Remembering Maurice Sendak (RIP)

Beloved children’s author Maurice Sendak died this morning as a result of the stroke he suffered on Friday. He was 83.

Sendak — who’s known for writing some of the darkest and most unsentimental stories in children’s literature — had a “moment” in 2009 when his most famous work, Where the Wild Things Are, was adapted for film (again) with some help from Spike Jonze. But I don’t want to talk about Where the Wild Things Are. Because everyone’s talking about Where the Wild Things Are. I want to remember Maurice Sendak via his animated musical, Really Rosie.

Really Rosie told some of Sendak’s more famous stories — Chicken Soup with Rice and Pierre, to name a few — through song, voiced by the legendary Carole King. Yes, Carole “It’s too late, baby” King. And apparently, it was required that any teacher hired by my elementary school play this record exhaustively, until every kid in my class could recite each of Sendak’s stories by heart. I don’t remember much about any of the books I read in elementary school (besides Bridge to Terabithia, be still my heart), but I do remember singing “The Ballad of Chicken Soup” on a school bus as my class made its way home from our 5th grade senior class trip (right after we finished singing the CrazySexyCool album in its entirety). I remember the little blue record player my first grade class used to listen to the Really Rosie soundtrack for the first (and bajillionith) time. I remember what it was like to sit in a circle on the rug, what it was like to have a sing-along, what it was like to be a kid.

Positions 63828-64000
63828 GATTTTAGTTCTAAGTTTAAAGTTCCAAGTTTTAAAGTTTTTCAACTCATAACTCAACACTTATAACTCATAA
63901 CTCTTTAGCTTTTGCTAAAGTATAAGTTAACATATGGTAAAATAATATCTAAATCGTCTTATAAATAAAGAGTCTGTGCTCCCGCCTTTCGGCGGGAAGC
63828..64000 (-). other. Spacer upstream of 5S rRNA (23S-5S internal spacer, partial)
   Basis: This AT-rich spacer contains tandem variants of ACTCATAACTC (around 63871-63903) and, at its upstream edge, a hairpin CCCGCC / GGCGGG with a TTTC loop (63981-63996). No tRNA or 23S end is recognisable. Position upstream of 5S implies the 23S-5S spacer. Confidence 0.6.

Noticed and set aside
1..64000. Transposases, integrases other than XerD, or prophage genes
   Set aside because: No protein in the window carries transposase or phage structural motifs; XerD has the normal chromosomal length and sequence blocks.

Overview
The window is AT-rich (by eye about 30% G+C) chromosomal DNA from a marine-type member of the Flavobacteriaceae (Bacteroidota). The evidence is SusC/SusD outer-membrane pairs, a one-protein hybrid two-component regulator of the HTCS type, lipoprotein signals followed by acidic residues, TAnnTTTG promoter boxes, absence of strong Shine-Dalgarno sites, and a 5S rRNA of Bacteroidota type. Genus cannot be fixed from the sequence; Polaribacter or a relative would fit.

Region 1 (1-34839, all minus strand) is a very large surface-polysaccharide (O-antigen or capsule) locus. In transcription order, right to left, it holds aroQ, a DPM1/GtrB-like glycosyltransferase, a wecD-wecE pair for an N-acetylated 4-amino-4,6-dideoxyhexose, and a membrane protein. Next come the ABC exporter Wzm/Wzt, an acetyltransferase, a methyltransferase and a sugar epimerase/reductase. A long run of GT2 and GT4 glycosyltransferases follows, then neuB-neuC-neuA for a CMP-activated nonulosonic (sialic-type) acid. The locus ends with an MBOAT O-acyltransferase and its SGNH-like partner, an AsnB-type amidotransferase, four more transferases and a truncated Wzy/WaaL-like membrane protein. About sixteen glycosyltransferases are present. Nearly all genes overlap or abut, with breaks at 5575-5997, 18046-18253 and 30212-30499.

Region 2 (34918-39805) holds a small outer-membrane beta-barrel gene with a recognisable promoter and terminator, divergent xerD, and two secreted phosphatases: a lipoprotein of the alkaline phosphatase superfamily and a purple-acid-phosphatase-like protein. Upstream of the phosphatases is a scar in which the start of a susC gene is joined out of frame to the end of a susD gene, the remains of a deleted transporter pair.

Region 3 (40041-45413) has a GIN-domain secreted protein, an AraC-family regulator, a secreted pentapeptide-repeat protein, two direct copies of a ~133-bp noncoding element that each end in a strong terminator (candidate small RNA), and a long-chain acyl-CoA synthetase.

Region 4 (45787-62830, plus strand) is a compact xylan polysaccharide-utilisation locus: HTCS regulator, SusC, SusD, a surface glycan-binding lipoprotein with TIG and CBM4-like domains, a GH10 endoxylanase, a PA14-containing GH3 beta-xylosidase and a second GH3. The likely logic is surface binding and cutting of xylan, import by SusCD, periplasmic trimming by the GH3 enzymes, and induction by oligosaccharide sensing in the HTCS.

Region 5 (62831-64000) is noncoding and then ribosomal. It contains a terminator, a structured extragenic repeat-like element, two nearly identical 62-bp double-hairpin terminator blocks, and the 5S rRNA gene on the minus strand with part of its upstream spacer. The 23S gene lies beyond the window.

Maurice Sendak once said, “I cry a lot because I miss people. They die and I can’t stop them. They leave me and I love them more.” Today, I know what he means. TC mark

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  • Gregory H.


    My mom would play that tape for me and my brothers since before I could talk, it began my undying love for all things Carole King. I am thrilled to know someone else loved that as much as me.

    This is the first I am hearing of Mr. Sendak’s passing also. What a brilliant man, he will surely be missed. RIP

  • Stephanie

    Thank you!!!   I  must’ve checked out that video from the public library more times that I could count…. I may have deprived all other kids from seeing it I had it borrowed so often!  That music was officially the soundtrack of my preschool days.

  • steinlette

    Thanks for everything, Maurice. I may have cried a little bit listening to “Chicken Soup with Rice”.

  • Guest

     “Once a little boy sent me a charming card with a little drawing on it. I
    loved it. I answer all my children’s letters — sometimes very hastily —
    but this one I lingered over. I sent him a card and I drew a picture of
    a Wild Thing on it. I wrote, “Dear Jim: I loved your card.” Then I got a
    letter back from his mother and she said, “Jim loved your card so much
    he ate it.” That to me was one of the highest compliments I’ve ever
    received. He didn’t care that it was an original Maurice Sendak drawing
    or anything. He saw it, he loved it, he ate it.” –M.S.

    I miss Maurice Sendak already and I never even really knew him. Rest in peace.

  • MP9090909

    How could you forget Little Bear?

    • Sophia

      seconded. Little Bear was the single best childhood show. I miss it.

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